Honors & Awards Edit honor Family Development Training and Credentialing Program
honor title Family Development Training and Credentialing Program honor description
The Family Development Training and Credentialing Program (FDC) is a major New York State initiative that provides frontline workers with the skills and competencies they need to empower families. FDC-trained workers help families capitalize on their strengths and set attainable goals.
The FDC curriculum, developed by Cornell University, consists of approximately 90 hours of intensive, interactive classroom study that cover the following ten modules:
Family Development: A Sustainable Route to Healthy Self Reliance Worker Self-Empowerment Building Mutually Respectful Relationships with Families Communication Cultural Competence Ongoing Assessment Home Visiting Helping Families Access Specialized Services Facilitating Family Conferences, Support Group and Community Meetings Collaboration
There is also an additional 10 hours of small group instruction in portfolio development. Each student develops a portfolio that applies FDC concepts to their everyday work experience. With regular attendance, a satisfactory portfolio, and a passing grade on the New York State credential exam, workers can earn a New York State Family Development Credential and college credits. honor date Apr 2002 honor issuer Department of Youth and Community Development Edit honor WANDA'S STORY OF MOVING ON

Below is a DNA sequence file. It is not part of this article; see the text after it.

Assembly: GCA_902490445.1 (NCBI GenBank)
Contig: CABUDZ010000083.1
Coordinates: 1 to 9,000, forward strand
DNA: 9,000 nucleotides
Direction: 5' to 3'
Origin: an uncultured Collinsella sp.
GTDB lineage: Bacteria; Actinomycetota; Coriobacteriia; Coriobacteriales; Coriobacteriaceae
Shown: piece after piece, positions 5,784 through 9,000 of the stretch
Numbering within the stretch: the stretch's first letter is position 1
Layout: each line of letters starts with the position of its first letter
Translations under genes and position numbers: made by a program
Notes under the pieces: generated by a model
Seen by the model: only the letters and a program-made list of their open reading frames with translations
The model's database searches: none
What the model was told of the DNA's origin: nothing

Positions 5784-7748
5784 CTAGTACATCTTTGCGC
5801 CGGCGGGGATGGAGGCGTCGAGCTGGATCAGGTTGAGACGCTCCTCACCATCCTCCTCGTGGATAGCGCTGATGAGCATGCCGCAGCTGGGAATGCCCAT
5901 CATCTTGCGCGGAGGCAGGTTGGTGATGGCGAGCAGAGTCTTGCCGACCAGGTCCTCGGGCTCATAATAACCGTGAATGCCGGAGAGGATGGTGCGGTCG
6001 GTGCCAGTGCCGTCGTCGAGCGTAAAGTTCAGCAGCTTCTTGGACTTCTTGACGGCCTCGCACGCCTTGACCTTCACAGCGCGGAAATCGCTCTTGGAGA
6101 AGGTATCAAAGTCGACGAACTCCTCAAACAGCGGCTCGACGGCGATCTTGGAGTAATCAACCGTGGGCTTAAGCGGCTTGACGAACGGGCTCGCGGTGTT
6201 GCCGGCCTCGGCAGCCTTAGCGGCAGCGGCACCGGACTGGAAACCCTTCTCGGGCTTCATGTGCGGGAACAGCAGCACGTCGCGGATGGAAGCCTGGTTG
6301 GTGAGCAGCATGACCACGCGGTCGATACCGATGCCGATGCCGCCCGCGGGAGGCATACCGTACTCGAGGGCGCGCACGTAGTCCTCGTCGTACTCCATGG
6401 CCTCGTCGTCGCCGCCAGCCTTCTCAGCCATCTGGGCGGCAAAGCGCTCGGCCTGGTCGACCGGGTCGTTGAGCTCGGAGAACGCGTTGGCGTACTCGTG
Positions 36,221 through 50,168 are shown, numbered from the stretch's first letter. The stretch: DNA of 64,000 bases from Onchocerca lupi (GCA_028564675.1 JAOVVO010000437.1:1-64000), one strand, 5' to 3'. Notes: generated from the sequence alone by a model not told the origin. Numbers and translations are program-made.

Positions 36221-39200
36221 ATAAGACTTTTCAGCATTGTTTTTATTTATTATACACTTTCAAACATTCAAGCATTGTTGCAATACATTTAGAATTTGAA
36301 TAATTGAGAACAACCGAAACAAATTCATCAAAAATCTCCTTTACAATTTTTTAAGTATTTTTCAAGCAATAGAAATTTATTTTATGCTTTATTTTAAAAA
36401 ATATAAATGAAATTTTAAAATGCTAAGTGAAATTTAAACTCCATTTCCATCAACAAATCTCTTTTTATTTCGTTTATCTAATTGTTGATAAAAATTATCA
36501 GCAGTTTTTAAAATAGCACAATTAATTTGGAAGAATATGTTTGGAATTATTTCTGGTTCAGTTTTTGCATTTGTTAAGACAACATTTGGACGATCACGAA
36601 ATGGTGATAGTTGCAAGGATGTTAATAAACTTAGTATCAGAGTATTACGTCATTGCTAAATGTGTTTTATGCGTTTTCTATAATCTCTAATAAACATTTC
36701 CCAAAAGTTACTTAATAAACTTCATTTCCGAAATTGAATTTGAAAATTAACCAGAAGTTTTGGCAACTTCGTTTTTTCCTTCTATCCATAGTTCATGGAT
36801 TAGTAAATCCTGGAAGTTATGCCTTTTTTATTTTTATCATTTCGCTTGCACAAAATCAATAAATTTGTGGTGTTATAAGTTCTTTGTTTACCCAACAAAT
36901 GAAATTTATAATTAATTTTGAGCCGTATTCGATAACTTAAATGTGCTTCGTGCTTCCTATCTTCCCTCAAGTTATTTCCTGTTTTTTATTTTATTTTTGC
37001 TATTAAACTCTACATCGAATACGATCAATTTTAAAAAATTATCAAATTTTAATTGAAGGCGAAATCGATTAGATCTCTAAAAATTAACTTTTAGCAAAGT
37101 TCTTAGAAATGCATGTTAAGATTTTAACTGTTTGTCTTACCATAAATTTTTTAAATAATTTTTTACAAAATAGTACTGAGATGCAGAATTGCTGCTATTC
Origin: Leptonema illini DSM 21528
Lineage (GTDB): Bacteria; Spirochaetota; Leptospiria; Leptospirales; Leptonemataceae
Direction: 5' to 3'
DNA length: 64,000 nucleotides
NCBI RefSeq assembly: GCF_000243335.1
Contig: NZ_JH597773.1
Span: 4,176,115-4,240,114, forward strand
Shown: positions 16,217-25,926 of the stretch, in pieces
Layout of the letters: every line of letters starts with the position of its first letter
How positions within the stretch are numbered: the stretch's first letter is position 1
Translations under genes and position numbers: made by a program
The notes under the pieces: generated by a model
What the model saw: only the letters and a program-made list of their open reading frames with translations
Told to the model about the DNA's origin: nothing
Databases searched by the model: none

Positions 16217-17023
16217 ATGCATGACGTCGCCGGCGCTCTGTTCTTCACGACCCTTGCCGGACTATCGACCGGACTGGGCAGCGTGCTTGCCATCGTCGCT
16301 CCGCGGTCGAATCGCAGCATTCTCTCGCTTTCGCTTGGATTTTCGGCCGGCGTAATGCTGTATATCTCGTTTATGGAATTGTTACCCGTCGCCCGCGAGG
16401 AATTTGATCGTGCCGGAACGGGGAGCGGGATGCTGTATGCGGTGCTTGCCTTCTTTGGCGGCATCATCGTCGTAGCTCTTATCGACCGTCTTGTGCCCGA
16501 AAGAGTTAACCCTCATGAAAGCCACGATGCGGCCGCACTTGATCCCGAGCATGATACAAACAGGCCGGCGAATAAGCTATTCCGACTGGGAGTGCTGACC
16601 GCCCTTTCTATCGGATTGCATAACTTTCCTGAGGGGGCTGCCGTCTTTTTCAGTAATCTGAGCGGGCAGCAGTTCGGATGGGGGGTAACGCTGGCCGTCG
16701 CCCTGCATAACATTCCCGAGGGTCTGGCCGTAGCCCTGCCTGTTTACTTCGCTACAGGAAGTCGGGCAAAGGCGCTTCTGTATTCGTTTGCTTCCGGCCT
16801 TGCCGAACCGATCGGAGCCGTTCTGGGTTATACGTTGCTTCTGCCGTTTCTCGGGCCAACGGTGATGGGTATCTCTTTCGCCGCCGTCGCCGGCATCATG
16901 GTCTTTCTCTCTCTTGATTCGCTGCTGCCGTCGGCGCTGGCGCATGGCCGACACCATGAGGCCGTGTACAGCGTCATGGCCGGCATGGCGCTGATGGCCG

WANDA'S STORY OF MOVING ON Wanda Niles has gone through some rough spots in her life. . Battled clinical depression and split with husband. Evicted from her home with the youngest three of her five children, age 23 and twins age 18, in November 2010. But she spends very little time on the negatives in her life. "My children were very supportive," she says. "The boys were going to school in Manhattan then and fortunately we were sent right to Henry Street Settlement's Urban Family Center on the Lower East Side. Our case managers gave us leads and we were responsible for following up - going out to find work and talking to brokers and looking at apartments." They found their apartment and moved on March 19, 2012. Their new home is in a two family house renting for $1,175 a month . Though divorced from her husband, she says "We're civil but I've moved on." Wanda says she is grateful for the advice and support she received from Henry Street case managers and housing specialist: "Whatever help we needed we got. As government cutbacks affected programs, they made sure we knew what to do to stay in compliance. " I had the help I needed to get a job - help in writing a resume and coaching for interviews. I was sent to the Bottomless Closet to get two suits for job hunting." Wanda found a job near home. She is working as an administrative assistant at Grand Street Settlement earning $25,000 a year with benefits. One of her sons, who is studying on line for a career in early childhood education also works there. Wanda says she will graduate from City College with her bachelor's degree in 2014. - From the newsletter, "What...Where...When: printed and circulated for homeless families Subsequently, Wanda cared for her only daughter from 2013 until her death in 2015, from complications of Crohn's Disease. During that time her rental was foreclosed and she found herself in a situation. She is in constant contact with her sons who are successful young men.